Darling holds his nerve

The Chancellor's refusal to panic has won him respect, but his biggest test still lies ahead

So the government has ripped up the new Labour rule-book with a return to redistributive taxation, nationalisation and work-creation schemes. The same spinners who once laid burnt offerings at the feet of the gods of the free market now sing the praises of state intervention.

In this world turned upside down, one government figure has been consistent in his reading of the situation. From the early summer, Alistair Darling has been saying that we are living through the gravest economic crisis the country has faced since the first half of the 20th century, and that the government must do all it can to protect the British people from the effects of the storm.

The Chancellor began his statement on this week's pre-Budget report in apocalyptic terms, speaking of an "unprecedented global crisis". There was a time when he would have been accused of talking down the economy. Such an idea now seems absurd. At the end of August, during his infamous interview with the Guardian's Decca Aitkenhead, the Chancellor merely said that economic conditions were "arguably the worst they've been in 60 years". The only quibble now with Darling's assessment would be that he ever judged that it was "arguable". At the time, the sky fell in on Darling, with a series of attacks that included disgraceful briefings from Gordon Brown's allies against the Prime Minister's most loyal lieutenant. In fact, Darling had been warning of the seriousness of the situation for almost three months. In an interview with the New Statesman in early June, he said: "If you ask fundamentally what's changed . . . self-evidently it's the credit crunch . . . The IMF has said that it is the biggest shock to the world's economic systems since the 1930s."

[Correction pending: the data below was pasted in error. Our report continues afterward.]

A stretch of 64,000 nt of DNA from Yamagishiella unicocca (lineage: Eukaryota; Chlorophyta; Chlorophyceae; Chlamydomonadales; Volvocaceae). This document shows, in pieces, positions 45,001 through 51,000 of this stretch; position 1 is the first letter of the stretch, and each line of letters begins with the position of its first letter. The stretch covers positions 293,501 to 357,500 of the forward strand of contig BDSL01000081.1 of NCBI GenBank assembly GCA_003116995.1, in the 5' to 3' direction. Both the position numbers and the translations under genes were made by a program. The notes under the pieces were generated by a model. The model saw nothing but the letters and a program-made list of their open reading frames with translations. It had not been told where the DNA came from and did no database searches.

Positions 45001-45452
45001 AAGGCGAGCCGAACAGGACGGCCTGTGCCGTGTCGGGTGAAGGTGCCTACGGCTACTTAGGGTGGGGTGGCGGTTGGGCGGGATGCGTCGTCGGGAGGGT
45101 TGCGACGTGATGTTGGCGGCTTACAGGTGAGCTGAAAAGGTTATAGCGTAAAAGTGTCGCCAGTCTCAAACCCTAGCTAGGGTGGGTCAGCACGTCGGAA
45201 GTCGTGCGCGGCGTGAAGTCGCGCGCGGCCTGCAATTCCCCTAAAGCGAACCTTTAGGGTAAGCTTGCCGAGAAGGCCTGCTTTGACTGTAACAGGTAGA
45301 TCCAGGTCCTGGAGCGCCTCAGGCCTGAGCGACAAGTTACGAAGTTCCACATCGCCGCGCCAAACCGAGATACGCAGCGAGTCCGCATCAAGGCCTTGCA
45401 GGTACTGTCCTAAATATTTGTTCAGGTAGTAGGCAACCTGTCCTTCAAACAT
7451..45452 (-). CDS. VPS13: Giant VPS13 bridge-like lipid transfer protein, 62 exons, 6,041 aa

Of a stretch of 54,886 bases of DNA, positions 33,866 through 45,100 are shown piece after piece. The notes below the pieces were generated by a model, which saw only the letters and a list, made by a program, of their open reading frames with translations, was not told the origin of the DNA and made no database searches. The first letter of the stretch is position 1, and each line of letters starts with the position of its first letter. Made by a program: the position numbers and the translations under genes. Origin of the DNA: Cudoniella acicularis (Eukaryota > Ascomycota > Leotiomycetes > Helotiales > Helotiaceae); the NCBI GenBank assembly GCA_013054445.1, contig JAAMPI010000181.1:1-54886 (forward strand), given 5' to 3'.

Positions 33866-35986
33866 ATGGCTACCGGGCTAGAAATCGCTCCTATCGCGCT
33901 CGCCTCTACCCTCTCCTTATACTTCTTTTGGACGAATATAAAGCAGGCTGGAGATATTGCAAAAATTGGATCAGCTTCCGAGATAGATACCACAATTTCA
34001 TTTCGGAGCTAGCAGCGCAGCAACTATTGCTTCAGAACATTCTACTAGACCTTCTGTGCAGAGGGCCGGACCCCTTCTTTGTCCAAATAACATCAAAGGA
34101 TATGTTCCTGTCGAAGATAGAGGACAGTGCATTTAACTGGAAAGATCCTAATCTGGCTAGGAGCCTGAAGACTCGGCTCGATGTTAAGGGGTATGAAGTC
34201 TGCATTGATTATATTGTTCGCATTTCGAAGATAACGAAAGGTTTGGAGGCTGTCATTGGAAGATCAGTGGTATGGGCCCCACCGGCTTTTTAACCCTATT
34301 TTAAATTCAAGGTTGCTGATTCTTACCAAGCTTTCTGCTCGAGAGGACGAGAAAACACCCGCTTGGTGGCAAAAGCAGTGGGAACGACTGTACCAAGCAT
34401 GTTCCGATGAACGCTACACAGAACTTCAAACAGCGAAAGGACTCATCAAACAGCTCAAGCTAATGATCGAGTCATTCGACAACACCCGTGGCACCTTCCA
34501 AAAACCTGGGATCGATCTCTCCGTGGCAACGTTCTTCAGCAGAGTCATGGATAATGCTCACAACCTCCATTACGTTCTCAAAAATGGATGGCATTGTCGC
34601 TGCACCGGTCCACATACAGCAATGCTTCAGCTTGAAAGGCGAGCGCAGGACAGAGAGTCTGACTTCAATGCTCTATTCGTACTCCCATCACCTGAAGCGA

It is hard to think of a historical political figure who has survived such a battering, from oil price rises to a bank collapse

Watching Darling's performance in the Commons on Monday, what was striking was his extraordinary calm. Some have put this down to his background as an Edinburgh lawyer, but this isn't an adequate explanation. Just before the £500bn banking bailout in October, a journalist was overheard asking Darling how he remained so unruffled in such turbulent times. He said it was the wrong question, adding: "Now is not the time to panic." He has not panicked, yet. At the height of the briefing campaign against him, he also held his nerve. Darling is popular among political journalists and despite his identification as a "Brownite", he is seen as a non-sectarian figure in Westminster.